FAQ How Difficult is it to Trade?

Jun 11, 2010
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#46
Re: How difficult is it to trade?

I am quite new to this arena of trading but from what I have observed so far, Shakespear has summed it up quite nicely. From those mentors I have been following to help me acquire the skills and knowledge I need to succeed, I also notice that the greater the humility of the trader, the greater the appreciation they have to continue to learn and expand themselves from others rather than suffer from an overinflated ego and stop learning altogether.

Good solid info in your reply Shakespear; thankyou!



The difficulty depends on the trader. Everyone has strengths and weaknesses. you never know what yours are until you try. Most people can understand the setups, it's the discipline that gets most people. And you cant tell who will have good discipline from the beginning. I have seen people I would have never guessed would be good traders, and they turn out to be fantastic. It has nothing to do with intelligence. More to do with humility.

But with a good mentor. It gets a LOT EASIER!

...good trades,

Sam
 

fayalac

Active member
May 3, 2008
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#48
I understand the joke, but that is preciselly the fear...., its not difficult what is really dificult is to beat your mind...., the rest is easy
 
Likes: glyder
Jan 9, 2011
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#50
Trading is extremely difficult. My approach is also extremely simple, despite the fact that it's entirely discretionary.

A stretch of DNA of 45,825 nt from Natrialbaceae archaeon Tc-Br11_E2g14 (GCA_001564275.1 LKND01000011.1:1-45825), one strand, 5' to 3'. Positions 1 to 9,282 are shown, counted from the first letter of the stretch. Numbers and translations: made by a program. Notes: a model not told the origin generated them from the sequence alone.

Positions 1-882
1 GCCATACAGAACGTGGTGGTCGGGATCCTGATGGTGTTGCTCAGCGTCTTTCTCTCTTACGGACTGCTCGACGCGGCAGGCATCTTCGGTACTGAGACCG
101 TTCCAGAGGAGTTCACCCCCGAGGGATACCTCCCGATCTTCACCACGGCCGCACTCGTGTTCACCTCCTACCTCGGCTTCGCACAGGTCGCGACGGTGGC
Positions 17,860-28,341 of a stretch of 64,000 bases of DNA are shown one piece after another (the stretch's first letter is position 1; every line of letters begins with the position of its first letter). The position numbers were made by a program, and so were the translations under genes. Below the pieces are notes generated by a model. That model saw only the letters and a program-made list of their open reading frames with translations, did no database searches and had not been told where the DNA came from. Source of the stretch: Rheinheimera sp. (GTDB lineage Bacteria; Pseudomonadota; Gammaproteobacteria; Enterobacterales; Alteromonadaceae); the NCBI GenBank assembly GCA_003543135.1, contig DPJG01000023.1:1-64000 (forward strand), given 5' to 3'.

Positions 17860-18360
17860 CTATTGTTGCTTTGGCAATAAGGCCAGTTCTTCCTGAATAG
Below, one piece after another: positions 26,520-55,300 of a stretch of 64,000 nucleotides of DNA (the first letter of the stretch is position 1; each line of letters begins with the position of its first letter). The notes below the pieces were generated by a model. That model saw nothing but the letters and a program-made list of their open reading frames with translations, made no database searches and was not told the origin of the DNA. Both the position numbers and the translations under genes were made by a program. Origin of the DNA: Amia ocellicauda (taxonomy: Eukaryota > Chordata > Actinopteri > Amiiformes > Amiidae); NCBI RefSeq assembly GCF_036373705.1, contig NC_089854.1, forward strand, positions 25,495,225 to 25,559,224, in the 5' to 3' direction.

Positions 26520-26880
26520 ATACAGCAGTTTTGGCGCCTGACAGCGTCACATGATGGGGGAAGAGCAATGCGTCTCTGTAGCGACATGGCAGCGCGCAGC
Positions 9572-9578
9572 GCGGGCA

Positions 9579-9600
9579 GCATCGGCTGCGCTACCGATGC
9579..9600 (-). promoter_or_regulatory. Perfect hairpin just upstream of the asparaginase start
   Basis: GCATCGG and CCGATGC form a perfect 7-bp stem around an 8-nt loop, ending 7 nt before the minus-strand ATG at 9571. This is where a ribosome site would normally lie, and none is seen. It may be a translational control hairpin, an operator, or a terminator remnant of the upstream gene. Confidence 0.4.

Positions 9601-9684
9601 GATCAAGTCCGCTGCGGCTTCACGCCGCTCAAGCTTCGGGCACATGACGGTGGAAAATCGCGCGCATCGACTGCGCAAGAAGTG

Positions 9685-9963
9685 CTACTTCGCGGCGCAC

The main difficulty is maintaining the patience to only take good trades. This is easier than it used to be but can still be extremely hard at times. This week was a good example.

I got about 0.5R from a trade that (had I simply followed my exit strategy) would have yielded over 4R. 4R is plenty for an entire month.

To make matters worse, there was no good excuse for not following my strategy, I simply became distracted, moved my stop, and the rest is a painful history.

Since then I have had 3 trades all of which ended up at break even because I followed my strategy.

I now have two devils. The first is the temptation to abandon my exit strategy, and the second is the desire to trade to make up for the money I did not make.

Patience and discipline is what it really comes down to.

Trading is simple. The best way to make it easy, or at least easier, would be to not need to trade.
 
Likes: glyder

tim3

Active member
Apr 7, 2010
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#51
Bottom line when trading (how many times have you heard that) is you are betting on a number (the index /share price ect)

You are betting that number A (your target/limit order) will be reached before number B (your stop)

Next find good probability trades and employee good money management.

Sounds easy but it is not. phychology plays a massive part in trading anyone who does not believe that should read the disciplined trader by mark douglas.

I believe the human mind is actually set up to fail at trading (letting losses run in the hope they will come back ect)

Just my (very) humble opinion.
 

Chartsy

Well-known member
May 12, 2010
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#53
The key is;focus. Most on this forum are failures because they flit around and arrrrrrrround , one minute with pin bars, once they haven't even broke even with that, not to worry as there's a nice little quick 5 pips per day system you think you saw last week while googling.

GET A FOCUS! whether it's discretionary S/R, a mechanical strat, pin bars, stick with one thing dammit. I can't believe how much focusing on a handful of setups, documenting results , and not giving up after 5 losses, has improved my trading.
 
Likes: LoveToTrade

Jason101

Well-known member
Oct 9, 2008
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#54
It’s very easy and its boring and time consuming.

The trouble is that to do it right you risk 1-2% of your account, to get the same sort of return. So your return is relative to the money you already have.